Mr. Fools Meets Seven Teacups, His First Swift Water Canyon!**
I, Mr. Fool, have been training hard to run swift water canyons. It’s taken a lot of work to get to this point. I’m relatively new to canyoneering. My more experienced counterpart, Ms. Fool, introduced me to the sport last year, and she has been teaching me increasingly difficult technical know-how.
Ms. Fool and I share the goal of tackling plenty of swift water canyons. These are some of the most dangerous types of canyons there are. Swift water makes canyoneering – already a dangerous sport – more challenging and risky. There can be strong rapids, hidden underwater traps, and (of course) chilly temperatures. But often these canyons allow you to experience beautiful places up close and in new ways.
We picked Seven Teacups as our first swift water canyon together. Many canyoneers use it as a training ground for more difficult swift water canyons. Plus, Ms. Fool had completed it before.
To prepare, we ran some beginner-friendly dry canyons. Then we moved into canyons with a little water. After that, we flew to Las Vegas for a swift water canyoneering lecture taught by Rich Carlson. Finally, one day when the conditions were deemed manageable, we pressed “go.”
Check out the video of our escapade, and then read about it below!
Trekking To The Teacups
We wanted to get an early start, so we drove up the night before and camped. Early the next morning, we ate a light breakfast, navigated to the trailhead, and started hiking. The weather was perfect. The temperature highs for the day were forecast in the low 70’s.
When we reached water, we suited up (wetsuit-ed up, that is), and made our way downstream. The water was chilly. Thankfully, we were equipped with Merino wool base layers, wool socks, and neoprene gloves.
Going For It
Once we reached the start of Seven Teacups, we were able to confirm that the water level was safe. The night before, we looked at data from various reporting stations. Everything looked good. But overnight there was lots of lightning. So we weren’t sure if any rain upstream had made the canyon too dangerous to complete.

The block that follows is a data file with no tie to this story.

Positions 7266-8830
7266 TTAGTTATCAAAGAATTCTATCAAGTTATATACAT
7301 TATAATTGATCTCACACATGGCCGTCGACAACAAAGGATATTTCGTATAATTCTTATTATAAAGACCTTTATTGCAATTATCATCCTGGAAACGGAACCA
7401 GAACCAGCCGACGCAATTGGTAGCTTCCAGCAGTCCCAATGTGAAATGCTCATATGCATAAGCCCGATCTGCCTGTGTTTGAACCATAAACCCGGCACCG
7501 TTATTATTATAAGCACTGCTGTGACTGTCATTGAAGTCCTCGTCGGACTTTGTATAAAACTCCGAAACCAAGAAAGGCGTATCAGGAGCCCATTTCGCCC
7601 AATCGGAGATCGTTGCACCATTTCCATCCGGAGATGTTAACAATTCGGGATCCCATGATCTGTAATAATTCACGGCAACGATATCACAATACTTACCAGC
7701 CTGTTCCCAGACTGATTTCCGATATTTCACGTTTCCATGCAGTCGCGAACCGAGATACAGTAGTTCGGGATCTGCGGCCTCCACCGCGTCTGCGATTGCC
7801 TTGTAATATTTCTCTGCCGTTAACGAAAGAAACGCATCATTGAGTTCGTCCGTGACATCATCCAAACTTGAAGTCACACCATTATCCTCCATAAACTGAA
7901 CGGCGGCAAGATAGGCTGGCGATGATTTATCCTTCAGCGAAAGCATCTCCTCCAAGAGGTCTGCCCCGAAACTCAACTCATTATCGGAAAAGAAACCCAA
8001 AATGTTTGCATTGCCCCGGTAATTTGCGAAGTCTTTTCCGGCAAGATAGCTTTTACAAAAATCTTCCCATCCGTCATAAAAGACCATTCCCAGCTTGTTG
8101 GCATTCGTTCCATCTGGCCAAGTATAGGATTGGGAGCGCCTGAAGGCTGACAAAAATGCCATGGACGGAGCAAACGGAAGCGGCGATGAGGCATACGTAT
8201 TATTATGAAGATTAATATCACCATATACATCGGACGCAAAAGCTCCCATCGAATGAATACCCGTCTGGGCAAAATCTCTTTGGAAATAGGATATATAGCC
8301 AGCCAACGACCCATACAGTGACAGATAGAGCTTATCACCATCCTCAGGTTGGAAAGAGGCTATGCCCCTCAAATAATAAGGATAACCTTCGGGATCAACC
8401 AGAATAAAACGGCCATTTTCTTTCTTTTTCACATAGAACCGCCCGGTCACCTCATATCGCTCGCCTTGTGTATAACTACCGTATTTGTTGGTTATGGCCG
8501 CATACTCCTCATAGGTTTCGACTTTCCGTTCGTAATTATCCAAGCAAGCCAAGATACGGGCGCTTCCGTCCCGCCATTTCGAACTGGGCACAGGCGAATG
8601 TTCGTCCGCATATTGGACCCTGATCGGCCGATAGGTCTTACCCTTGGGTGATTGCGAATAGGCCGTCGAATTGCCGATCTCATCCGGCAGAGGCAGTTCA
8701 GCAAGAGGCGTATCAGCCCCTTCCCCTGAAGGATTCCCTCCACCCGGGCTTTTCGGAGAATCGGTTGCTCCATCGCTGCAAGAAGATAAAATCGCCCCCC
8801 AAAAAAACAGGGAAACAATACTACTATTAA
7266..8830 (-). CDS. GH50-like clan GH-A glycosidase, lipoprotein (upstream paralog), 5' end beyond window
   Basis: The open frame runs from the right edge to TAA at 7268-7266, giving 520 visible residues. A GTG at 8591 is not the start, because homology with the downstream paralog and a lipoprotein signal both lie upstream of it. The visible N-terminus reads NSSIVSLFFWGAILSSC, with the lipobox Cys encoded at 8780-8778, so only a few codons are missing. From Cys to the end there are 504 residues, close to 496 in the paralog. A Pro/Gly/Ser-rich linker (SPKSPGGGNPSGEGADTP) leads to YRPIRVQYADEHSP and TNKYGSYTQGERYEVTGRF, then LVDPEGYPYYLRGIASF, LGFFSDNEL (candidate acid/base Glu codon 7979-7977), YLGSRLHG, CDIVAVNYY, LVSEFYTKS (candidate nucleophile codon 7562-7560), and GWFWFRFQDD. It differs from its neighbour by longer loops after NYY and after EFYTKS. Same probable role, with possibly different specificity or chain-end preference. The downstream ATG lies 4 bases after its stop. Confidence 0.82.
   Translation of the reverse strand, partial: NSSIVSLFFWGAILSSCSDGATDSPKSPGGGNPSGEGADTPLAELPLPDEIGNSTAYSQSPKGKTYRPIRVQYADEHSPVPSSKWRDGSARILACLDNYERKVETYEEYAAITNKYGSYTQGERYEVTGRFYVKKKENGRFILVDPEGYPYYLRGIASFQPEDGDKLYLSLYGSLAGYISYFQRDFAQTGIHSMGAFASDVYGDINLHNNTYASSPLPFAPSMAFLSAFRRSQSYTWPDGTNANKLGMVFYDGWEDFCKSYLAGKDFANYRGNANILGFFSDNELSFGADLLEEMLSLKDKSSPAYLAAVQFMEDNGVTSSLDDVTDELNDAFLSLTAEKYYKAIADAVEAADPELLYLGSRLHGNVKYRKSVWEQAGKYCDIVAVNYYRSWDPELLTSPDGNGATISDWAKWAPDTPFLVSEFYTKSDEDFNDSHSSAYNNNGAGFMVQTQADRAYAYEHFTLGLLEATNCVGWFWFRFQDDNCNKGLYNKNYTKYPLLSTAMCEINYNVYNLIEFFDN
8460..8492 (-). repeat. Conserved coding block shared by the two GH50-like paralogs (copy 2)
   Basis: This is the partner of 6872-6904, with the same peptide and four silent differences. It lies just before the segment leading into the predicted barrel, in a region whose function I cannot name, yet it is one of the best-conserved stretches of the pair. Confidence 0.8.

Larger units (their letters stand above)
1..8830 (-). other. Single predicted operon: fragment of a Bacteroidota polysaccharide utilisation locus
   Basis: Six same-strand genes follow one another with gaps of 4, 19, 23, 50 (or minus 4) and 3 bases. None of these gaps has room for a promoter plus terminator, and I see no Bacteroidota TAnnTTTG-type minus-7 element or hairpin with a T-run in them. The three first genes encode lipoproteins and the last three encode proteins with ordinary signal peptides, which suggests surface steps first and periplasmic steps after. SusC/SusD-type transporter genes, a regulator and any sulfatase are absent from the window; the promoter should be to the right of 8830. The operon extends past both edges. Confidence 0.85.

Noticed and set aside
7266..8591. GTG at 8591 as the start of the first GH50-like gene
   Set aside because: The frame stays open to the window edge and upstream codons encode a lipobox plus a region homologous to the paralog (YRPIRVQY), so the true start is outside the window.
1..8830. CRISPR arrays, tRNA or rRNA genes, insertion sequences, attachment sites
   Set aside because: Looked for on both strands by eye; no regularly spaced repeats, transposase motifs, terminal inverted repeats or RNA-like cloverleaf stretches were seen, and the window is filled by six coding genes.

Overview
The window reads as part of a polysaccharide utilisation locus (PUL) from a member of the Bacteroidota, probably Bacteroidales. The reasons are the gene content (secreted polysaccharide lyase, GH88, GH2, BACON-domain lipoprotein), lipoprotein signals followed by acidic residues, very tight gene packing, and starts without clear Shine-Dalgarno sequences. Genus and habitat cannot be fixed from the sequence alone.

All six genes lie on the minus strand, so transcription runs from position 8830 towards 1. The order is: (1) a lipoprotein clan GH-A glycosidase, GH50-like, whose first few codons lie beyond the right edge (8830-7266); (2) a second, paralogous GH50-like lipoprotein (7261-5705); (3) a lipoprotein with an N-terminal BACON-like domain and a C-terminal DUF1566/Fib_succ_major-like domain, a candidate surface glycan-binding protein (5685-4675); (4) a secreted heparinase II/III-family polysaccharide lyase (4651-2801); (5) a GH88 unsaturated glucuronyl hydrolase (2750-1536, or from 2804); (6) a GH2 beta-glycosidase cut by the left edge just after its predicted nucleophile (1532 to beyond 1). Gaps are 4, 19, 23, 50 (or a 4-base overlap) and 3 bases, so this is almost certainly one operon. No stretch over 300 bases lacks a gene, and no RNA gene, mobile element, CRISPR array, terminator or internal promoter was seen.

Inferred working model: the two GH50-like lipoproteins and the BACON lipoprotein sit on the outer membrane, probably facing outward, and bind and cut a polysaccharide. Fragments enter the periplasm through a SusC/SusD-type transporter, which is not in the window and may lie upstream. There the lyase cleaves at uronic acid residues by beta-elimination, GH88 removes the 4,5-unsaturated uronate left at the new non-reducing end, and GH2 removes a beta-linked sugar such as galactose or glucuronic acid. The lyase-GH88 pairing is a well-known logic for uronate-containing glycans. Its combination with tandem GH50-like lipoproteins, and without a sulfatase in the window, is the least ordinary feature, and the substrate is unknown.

The water indicators looked good. So we jumped in. Well, I did. Ms. Fool had me do the first swim. I fully submerged myself beneath a stone arch while building our first anchor.
The water flow was strong. But we are both solid swimmers. So our first rappels/jumps were fun and easy for us. However…
It’s Not All Smooth Sailing (Er, Swimming)
The transition from the 3rd to the 4th teacup was a little hard and took some teamwork to get safely past. The water funneled over a narrow lip into a waterfall, and the current was swift. Ms. Fool is light, so she couldn’t get close enough to the anchors without almost being sucked over. (Finally, a reason for her to eat more junk food!) I was able to straddle the lip, set the rope, and descend first.
A good 6-7 seconds passed as I rappelled down the waterfall. I couldn’t breath, see, or hear anything but the water pelting me on all sides. It was the most risky part of the canyon. Definitely not place you would want to get hung-up.
The Adventure Continues
Other than feeling a bit chilly, it was smooth sailing after that. We jumped some of the teacups, rappelled some, and even skipped a few. (Hey, we were cold, okay?) By the last rappel, we were both exhausted.
The Adventure Comes To An End
We crossed the Kern easily and hiked the long way back to the cars. We saved ourselves some walking by floating down the gentlest parts of the river.
It was a great first experience for me. I’m glad I put in the work doing smaller, less exciting canyons, and making sure I was equipped with the right gear and knowledge. With the water levels as high as they were, it could have quickly gone from fun to scary. Knowing what to do, researching thoroughly beforehand, and learning emergency safety measures is crucial.